Breaking Rank – Review
Publisher: Nation Books
Cover: Maria E. Torres
reviewed by: Lynard Barnes 11/28/2005
Summary: Excellent discourse on law enforcement. Also see review for Paul LaRosa’s TACOMA CONFIDENTIAL.
During the week of October 31, 2005, France experienced some of the worst riots it has had since the 1960s. As the French are wont to do, they will designate this riotous period in history with some descriptive name signifying the uniqueness and import of French “civilization”. In fact, they already have. Buried beneath the title, barely registering as a detail, will be the fact that the French abandoned the concept of “community policing” and went back to a bureaucratic, centralized administration system of policing about a year before the riots started. Is that detail important?
Norm Stamper is the former Police Chief of the Seattle Police Department. He spent thirty-four years of his life as a policeman on the West Coast-first in San Diego, California and then in Seattle, Washington. You get drawn into this book from the opening pages. Stamper gives us an open letter to Tacoma Police Chief David Brame, who shot and killed his wife on April 26, 2003. Brame then killed himself. As you begin to read Stamper’s open letter, it is exactly what you would expect. It is a textbook example on domestic violence counseling. But gradually, the sixteen page letter becomes a personal statement. You quickly realize that whatever direction Stamper goes from this point in the book, there is no turning back. He doesn’t. BREAKING RANK is about people. The people are men and women who elect to wear a uniform and serve as law enforcers.
There is a degree of honesty and frankness here you are unlikely to find in other works by high level law enforcement officials. If nothing else, BREAKING RANK sketches the boundaries of responsibility-responsibility for your own actions and responsibility for what you contribute to community, and what you leave as a legacy for others. The message is very subtle, but persistent. Stamper achieves a rare equilibrium between self-criticism and self-promotion. It is one reason you keep reading. Despite the extensive detours into sweeping recommendations on how to run a police department-a subject which may or may not be of primary interest-BREAKING RANK presents policing, and the men and women who do the job, within the context of being people.
A lot of what Stamper says is controversial. Legalized prostitution and decriminalization of drug use does not go over big with law-makers or law enforcers. He also raises both sides of some issues which may not go over well with anyone. In Chapter 13, titled “The Police Image: Sometimes a Gun is Just a Gun”, he boils the issue of police community relations down to PR (public relations) policing versus law enforcement policing. He maintains that it was the PR policing policies of the “new ‘professional class’”in federal law enforcement agencies which contributed to September 11, 2001. The point he makes, rather obliquely but legitimately, is that law enforcement is about enforcing the law, not walking the middle-line of relating to the pubic.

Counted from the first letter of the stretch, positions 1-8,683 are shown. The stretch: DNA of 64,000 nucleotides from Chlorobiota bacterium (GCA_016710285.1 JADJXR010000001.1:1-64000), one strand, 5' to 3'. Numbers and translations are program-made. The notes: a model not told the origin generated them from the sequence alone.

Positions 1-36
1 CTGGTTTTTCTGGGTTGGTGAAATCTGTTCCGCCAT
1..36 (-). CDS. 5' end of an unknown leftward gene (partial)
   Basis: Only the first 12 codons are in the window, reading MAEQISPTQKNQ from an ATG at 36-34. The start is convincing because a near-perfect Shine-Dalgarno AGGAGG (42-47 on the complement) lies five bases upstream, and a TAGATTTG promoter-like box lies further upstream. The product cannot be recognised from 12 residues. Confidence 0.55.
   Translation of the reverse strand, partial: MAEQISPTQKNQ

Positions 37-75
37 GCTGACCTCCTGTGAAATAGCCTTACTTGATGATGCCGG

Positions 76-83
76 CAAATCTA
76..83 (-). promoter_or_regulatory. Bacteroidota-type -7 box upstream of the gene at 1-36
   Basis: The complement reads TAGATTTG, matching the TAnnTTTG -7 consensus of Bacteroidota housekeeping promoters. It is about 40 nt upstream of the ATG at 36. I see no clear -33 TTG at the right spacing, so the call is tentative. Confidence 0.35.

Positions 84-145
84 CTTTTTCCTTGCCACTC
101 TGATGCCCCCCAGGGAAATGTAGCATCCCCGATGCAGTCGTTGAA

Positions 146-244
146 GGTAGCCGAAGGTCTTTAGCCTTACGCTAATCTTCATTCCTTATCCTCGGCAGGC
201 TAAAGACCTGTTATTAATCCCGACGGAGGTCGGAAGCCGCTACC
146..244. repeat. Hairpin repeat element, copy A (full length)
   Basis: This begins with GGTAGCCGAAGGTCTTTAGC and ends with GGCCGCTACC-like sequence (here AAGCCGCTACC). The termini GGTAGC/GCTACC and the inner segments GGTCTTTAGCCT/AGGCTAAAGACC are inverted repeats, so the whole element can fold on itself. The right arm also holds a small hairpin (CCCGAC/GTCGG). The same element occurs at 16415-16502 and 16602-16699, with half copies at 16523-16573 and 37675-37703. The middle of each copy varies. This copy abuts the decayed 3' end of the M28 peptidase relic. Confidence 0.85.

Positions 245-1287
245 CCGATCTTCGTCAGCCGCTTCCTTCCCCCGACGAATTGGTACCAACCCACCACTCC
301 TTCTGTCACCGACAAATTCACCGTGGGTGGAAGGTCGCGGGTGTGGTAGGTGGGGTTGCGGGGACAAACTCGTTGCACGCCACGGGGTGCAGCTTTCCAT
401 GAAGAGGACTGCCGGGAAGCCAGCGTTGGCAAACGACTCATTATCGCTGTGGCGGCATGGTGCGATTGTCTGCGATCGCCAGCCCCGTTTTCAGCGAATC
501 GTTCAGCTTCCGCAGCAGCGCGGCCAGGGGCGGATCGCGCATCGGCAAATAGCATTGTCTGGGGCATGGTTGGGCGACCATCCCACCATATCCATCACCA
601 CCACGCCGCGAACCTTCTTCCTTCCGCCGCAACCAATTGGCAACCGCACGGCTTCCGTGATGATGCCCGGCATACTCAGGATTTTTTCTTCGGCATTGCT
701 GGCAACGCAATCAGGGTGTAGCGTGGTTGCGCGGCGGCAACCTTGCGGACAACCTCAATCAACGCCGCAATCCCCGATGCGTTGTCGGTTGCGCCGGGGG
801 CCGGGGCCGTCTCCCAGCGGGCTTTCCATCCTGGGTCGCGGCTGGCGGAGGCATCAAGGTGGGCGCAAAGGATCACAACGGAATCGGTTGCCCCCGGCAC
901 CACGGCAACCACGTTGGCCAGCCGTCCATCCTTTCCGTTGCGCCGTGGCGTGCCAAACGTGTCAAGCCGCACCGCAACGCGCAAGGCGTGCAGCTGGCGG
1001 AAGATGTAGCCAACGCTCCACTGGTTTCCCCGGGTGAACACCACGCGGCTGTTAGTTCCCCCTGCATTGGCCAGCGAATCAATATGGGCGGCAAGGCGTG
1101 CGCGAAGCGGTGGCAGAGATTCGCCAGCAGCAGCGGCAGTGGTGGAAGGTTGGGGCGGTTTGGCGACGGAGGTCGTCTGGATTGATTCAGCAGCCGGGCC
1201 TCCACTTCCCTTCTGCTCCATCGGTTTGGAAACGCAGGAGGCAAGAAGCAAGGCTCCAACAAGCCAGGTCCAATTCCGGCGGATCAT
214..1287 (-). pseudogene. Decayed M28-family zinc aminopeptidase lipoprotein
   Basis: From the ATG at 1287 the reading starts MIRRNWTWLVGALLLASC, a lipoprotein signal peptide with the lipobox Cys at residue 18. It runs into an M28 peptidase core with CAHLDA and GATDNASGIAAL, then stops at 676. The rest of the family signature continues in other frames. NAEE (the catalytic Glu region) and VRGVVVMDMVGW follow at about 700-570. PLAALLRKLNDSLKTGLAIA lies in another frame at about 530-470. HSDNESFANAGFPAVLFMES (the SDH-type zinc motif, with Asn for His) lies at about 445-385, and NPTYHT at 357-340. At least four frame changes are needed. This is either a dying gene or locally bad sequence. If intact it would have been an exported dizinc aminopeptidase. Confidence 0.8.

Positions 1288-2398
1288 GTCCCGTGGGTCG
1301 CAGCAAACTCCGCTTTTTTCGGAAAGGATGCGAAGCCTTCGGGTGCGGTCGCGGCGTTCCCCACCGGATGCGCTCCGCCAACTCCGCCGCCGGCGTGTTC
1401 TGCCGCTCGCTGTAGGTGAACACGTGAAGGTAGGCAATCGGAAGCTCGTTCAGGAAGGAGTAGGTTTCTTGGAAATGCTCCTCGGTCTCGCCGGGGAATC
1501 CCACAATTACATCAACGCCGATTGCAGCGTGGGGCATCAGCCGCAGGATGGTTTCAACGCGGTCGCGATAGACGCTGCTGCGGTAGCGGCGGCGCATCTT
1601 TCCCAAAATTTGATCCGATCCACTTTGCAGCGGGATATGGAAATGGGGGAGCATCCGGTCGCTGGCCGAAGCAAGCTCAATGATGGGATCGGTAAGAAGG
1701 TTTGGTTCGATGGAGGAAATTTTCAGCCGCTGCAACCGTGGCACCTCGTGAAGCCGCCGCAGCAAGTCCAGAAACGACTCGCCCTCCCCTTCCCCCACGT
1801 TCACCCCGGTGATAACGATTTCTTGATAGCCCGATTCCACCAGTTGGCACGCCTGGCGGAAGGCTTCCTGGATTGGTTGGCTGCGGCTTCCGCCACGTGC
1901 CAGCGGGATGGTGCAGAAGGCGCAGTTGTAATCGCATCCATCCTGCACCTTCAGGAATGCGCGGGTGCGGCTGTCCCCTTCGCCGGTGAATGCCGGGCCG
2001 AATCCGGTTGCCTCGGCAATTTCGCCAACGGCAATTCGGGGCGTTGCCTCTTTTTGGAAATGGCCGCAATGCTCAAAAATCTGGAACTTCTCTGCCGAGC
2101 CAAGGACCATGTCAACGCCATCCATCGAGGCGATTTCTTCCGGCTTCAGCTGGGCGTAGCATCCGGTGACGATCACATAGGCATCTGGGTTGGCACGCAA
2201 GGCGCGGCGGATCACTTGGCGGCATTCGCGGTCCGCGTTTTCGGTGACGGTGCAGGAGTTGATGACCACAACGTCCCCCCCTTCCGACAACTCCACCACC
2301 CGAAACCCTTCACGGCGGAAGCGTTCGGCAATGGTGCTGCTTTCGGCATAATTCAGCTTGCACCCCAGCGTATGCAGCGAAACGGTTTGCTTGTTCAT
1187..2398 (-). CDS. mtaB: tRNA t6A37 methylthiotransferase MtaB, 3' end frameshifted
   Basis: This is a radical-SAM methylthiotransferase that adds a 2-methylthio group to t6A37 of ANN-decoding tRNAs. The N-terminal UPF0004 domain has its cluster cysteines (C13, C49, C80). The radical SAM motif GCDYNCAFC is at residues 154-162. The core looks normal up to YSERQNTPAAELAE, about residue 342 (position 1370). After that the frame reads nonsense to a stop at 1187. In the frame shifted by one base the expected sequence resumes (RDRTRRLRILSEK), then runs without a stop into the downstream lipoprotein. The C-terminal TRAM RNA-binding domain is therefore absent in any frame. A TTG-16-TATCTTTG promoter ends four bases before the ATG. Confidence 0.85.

He drives the point home later in Chapter 21, titled “A Dark Take on Financial Liability”. He posits the supposition that if Rodney King had been “immediately shot dead by a bullet from a police service weapon” upon exiting his car instead of being video taped by George
Holliday, there would not have been a Los Angeles riot and all the other fallout. This “what if” scenario rings chillingly true. But Stamper flushes out the alternative sequence of events to demonstrate the “pecuniary” versus moral divide in law enforcement. His discussion of money and law enforcement is one of the best in the book.
This book is a break from the customary self-serving “I was law enforcement” volumes making it into print. Stamper does not blame “the suits” for his shortcomings as a cop, nor does he extol his exploits as examples of heroic, legendary deeds. After all, he became one of the “suits” and he made it to retirement apparently pretty much whole. He keeps the focus on the humanity of the job-from “Demilitarizing the Police” to “Up with Labor (Not so Fast, Police Unions)”. BREAKING RANK is definitely worth reading.